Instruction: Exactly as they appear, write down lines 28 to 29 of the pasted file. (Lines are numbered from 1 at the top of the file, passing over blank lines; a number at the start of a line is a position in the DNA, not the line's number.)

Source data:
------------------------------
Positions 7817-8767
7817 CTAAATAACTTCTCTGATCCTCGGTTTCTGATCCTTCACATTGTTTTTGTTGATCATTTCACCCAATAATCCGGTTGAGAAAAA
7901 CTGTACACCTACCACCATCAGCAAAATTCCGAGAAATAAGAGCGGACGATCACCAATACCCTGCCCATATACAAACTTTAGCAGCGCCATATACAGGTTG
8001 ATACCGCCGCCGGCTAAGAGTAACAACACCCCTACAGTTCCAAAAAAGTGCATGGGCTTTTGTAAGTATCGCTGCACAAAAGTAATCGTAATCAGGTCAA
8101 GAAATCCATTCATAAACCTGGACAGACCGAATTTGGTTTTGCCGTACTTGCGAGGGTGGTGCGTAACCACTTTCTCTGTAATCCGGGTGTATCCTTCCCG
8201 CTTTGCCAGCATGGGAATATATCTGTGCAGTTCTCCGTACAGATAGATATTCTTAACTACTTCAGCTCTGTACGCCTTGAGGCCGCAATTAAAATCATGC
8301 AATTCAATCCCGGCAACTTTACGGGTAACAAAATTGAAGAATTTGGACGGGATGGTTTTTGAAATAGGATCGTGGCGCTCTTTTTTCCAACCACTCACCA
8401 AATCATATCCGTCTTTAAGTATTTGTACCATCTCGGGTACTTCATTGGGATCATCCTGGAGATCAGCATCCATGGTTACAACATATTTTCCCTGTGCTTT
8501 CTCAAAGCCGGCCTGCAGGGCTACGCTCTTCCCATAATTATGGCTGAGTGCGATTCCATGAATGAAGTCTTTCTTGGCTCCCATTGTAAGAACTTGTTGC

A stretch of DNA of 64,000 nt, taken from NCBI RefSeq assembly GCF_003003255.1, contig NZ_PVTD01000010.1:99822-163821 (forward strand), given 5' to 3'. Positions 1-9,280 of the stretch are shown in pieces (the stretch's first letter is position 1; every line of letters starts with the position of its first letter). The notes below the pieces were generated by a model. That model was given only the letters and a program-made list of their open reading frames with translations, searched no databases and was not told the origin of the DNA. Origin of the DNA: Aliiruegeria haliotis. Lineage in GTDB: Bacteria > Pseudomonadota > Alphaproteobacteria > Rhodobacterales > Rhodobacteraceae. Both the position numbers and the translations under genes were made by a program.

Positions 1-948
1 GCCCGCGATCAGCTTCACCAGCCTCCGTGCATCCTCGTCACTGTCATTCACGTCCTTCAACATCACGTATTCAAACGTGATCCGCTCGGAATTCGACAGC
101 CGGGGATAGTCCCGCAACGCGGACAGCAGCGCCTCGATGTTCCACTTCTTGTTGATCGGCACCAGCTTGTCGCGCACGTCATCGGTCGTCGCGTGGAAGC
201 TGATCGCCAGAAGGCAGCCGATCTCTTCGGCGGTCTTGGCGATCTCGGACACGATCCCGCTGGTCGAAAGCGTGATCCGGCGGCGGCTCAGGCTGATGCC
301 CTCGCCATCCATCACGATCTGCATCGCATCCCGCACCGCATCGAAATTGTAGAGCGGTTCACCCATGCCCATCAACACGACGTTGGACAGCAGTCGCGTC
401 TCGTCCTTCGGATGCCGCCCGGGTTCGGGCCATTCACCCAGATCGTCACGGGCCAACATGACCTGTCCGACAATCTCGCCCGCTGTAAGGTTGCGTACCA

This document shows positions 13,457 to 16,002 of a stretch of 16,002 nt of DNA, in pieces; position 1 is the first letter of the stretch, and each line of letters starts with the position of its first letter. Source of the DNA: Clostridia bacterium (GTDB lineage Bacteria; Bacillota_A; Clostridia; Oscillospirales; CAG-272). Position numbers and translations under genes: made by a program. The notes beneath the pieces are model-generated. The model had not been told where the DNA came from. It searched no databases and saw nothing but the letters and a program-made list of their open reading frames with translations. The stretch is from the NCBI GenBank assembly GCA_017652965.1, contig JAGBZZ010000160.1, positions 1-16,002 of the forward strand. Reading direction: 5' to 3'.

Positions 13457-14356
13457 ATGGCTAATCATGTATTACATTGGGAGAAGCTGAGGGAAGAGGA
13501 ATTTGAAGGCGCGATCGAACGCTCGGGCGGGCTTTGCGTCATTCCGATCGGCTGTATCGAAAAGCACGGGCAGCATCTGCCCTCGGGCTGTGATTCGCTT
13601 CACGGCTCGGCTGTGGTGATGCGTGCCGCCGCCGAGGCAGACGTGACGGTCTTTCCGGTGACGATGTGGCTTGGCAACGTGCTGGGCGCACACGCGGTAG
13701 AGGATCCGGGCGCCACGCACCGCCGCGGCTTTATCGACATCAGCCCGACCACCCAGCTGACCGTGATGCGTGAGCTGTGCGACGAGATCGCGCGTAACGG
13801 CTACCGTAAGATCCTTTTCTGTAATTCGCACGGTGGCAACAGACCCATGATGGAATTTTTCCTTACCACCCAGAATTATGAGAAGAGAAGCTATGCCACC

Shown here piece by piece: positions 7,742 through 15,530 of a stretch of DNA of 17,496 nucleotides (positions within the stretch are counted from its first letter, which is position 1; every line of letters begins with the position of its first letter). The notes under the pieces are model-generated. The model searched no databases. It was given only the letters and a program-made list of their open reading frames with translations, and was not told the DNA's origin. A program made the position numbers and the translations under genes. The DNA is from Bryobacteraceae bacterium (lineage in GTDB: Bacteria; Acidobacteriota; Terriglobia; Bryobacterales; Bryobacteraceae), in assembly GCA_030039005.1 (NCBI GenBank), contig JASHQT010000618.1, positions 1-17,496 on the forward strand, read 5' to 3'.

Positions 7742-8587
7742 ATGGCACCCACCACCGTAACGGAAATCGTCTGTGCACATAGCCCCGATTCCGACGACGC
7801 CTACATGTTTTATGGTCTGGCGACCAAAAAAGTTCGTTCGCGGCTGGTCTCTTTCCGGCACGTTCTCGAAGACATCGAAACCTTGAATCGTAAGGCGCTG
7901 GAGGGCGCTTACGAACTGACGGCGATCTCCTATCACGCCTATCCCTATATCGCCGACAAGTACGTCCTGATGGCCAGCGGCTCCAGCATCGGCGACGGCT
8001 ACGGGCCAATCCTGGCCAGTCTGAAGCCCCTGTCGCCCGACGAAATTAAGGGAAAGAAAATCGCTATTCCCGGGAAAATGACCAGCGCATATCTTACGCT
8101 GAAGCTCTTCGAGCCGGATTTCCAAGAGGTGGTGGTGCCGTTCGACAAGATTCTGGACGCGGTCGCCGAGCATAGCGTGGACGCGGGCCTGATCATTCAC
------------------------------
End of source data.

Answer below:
7901 GAGGGCGCTTACGAACTGACGGCGATCTCCTATCACGCCTATCCCTATATCGCCGACAAGTACGTCCTGATGGCCAGCGGCTCCAGCATCGGCGACGGCT
8001 ACGGGCCAATCCTGGCCAGTCTGAAGCCCCTGTCGCCCGACGAAATTAAGGGAAAGAAAATCGCTATTCCCGGGAAAATGACCAGCGCATATCTTACGCT